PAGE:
France is considering imposing a state of emergency to stop a repeat of the violence in Paris that left swathes of the city centre looking like a war zone and injured 133 people.
President Emmanuel Macron returned from a G20 summit in Argentina on Sunday morning and went directly to the Arc de Triomphe to assess the damage at the historic monument caused by so-called "yellow vest" anti-tax protestors.
The arch, which lies at the top of the prestigious Champs Elysées avenue, was where the violence kicked off early on Saturday morning before spreading as far as the Louvre and the Opera districts.
Under heavy security, Macron spoke with police and firefighters on one of the avenues near the Champs Elysées, with some bystanders cheering but more jeering him, including yellow-jacketed protesters chanting, "Macron, resign!"
Young men, many of them with their faces masked, had battled riot police throughout Saturday in some of the capital's poshest areas, smashing shop windows, overturning cars and torching buildings and vehicles, including at least one police car.
Street cleaners were out in force on Sunday to clear away the burnt-out cars, broken glass and the remains of barricades from the city's worst day of rioting in a decade that saw more than 400 people arrested.
Macron was due to hold a lunchtime meeting with the prime minister, interior minister and top security service officials at the Elysée presidential palace to discuss the unrest in Paris and many other French regions.
When asked if the government might impose a state of emergency, government spokesman Benjamin Griveaux said it would be among the options considered at the Elysée meeting.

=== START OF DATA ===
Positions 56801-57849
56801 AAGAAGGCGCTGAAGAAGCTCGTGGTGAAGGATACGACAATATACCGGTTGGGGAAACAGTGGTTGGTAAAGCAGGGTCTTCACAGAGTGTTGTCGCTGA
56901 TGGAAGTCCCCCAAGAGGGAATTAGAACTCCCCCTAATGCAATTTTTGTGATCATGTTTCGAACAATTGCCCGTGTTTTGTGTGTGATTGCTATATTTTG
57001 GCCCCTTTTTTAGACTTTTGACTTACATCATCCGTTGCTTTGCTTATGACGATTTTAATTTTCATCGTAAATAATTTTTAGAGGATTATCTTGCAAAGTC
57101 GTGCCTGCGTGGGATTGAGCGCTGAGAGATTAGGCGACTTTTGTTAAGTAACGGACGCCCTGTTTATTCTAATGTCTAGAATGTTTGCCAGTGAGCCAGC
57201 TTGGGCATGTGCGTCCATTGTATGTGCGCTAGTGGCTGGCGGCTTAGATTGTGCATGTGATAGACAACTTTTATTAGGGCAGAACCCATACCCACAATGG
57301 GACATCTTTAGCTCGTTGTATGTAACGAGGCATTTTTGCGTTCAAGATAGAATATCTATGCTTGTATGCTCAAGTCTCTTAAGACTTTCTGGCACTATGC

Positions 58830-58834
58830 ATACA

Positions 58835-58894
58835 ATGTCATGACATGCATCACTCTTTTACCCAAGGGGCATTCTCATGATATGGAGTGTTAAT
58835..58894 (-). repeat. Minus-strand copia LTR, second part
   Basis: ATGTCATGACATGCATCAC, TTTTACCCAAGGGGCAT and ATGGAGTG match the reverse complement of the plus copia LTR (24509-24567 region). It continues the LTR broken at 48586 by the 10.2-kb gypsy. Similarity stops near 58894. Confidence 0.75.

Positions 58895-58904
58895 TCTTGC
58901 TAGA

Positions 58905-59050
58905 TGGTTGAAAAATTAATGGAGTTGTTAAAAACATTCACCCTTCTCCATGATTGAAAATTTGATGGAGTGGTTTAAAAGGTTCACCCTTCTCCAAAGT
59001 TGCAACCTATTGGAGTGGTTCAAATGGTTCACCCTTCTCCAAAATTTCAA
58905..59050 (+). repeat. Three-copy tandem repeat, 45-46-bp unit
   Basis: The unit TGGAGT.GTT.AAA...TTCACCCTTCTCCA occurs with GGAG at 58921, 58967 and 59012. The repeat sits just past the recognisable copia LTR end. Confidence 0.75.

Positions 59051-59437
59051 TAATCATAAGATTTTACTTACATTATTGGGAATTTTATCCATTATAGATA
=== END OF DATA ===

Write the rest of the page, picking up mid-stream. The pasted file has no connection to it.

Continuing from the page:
"It is out of the question that each weekend becomes a meeting or ritual for violence," he said.
The comment came as calls were being made on social media for the "yellow vests," whose revolt was sparked by planned fuel tax hikes, to meet again next Saturday on the Champs Elysées.
The yellow vest movement, which began just a few weeks ago, has morphed into a broad opposition front to Macron, a 40-year-old pro-business centrist elected in May 2017 who is accused of being the "president of the rich" and of neglecting ordinary French people.
Violent anarchist and far-right groups have since infiltrated it and are thought to be behind many of Saturday's clashes in Paris.
Macron faces a dilemma in how to respond to the "yellow vests", not least because they are a grassroots movement with no formal leaders and a wide range of demands.
An estimated 75,000 demonstrators, most of them peaceful, were counted across the country on Saturday, the interior ministry said.